Consider this question:

What is the single longest Presidential Campaign run in the United States?

Is the word single used here only for emphasis? Are there any sentences where its use (when followed by a superlative) cannot be avoided without changing the meaning of the sentence?

  • I would say it's poor use of language. Using “single + superlative” only makes sense when the context requires you to make some effort to distinguish one single thing from a (potentially confusing) muddle. Such as "What's the single most important thing in your life?", where the person you're speaking to might have trouble separating out the possibilities. In the case of Presidential Campaigns there's no real scope for any confusion about which is the longest - assuming all the start/end dates are known, it's just the one at the top of a trivially-sorted list. – FumbleFingers Mar 4 '14 at 4:29

It is redundant. And it is typically just noise.

But it can be used in a context where you want to make it very clear that you do not want the listeners/readers to think of multiple possibilities that might be judged to be of similar importance/magnitude/whatever.

When you want to say, in effect, "Sure, I know you might be thinking of more than one, and you might find it difficult to choose, but please pick one."

IOW, yes, it is used only for emphasis: emphasizing that a single choice must be made. There might be several close contenders, but only one wins.

And it might be that there is no single one. And that too is a reason this expression can be used. If there is a tie, then the answer is that there is no single winner.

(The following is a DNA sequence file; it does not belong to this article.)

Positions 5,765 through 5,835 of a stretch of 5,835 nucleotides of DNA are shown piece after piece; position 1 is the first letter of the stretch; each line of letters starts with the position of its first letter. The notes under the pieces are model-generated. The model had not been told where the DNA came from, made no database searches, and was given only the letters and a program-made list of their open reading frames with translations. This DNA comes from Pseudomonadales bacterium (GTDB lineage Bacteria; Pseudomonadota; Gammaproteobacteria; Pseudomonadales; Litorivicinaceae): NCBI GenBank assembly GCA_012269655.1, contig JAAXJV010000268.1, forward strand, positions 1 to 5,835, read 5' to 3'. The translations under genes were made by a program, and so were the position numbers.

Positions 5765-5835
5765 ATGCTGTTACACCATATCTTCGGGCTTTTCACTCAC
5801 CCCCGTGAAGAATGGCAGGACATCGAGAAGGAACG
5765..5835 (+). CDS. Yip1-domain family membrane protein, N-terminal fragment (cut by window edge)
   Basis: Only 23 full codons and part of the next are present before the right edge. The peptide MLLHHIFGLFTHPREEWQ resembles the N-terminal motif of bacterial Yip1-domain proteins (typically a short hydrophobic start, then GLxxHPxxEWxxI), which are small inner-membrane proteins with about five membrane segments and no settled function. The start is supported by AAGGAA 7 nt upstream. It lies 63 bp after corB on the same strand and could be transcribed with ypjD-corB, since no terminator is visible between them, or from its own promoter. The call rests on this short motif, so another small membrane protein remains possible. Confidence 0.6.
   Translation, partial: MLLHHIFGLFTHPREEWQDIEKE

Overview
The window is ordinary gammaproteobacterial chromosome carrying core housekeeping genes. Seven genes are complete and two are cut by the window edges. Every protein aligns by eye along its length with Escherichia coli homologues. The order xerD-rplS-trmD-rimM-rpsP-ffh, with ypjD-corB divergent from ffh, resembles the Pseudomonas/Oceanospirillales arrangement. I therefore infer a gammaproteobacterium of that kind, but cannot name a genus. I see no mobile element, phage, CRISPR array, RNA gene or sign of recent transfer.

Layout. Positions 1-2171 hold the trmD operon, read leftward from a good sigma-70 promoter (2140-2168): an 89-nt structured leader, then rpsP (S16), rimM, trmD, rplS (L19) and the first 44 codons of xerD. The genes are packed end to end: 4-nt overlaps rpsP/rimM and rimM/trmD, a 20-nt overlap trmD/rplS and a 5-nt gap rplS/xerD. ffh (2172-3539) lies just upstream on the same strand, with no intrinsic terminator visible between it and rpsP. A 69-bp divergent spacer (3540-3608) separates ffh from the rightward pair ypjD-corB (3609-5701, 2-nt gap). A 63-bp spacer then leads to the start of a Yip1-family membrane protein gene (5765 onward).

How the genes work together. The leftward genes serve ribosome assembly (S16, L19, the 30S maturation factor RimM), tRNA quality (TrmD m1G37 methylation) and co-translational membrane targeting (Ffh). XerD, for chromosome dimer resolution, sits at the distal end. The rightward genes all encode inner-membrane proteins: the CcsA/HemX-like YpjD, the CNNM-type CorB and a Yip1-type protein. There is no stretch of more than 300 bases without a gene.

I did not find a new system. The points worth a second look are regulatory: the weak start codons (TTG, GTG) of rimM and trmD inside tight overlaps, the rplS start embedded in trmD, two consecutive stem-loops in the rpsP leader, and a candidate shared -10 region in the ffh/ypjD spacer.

The use of single here makes much sense, and its purpose is not "for emphasis."

Note that the question "What is" ("Which is") asks about a fact from the past.

There could have been more than one 'longest Presidential Campaign run in the United States', i.e., one or more just as long as another. However, the inclusion of single provides the information that there's only one, the correct answer to the question.

"What is" ("Which is") without the single would leave the question open-ended.

  • While single does say that there is definitely only one result, omitting it does not leave the question open-ended. It still implies there is only one because of the singular verb ("Which is the longest" vs "Which are/were the longest"). – Andrew Leach Mar 4 '14 at 8:13
  • @AndrewLeach When the number is not known, it is possible/ permissible to use the singular. No need to down vote I suppose :) – Kris Mar 5 '14 at 6:10
  • Which is why I didn't downvote. – Andrew Leach Mar 5 '14 at 8:43
  • Let me just say that I didn't downvote any of the answers too. In fact I had upvoted both answers. – user13107 Mar 6 '14 at 5:26

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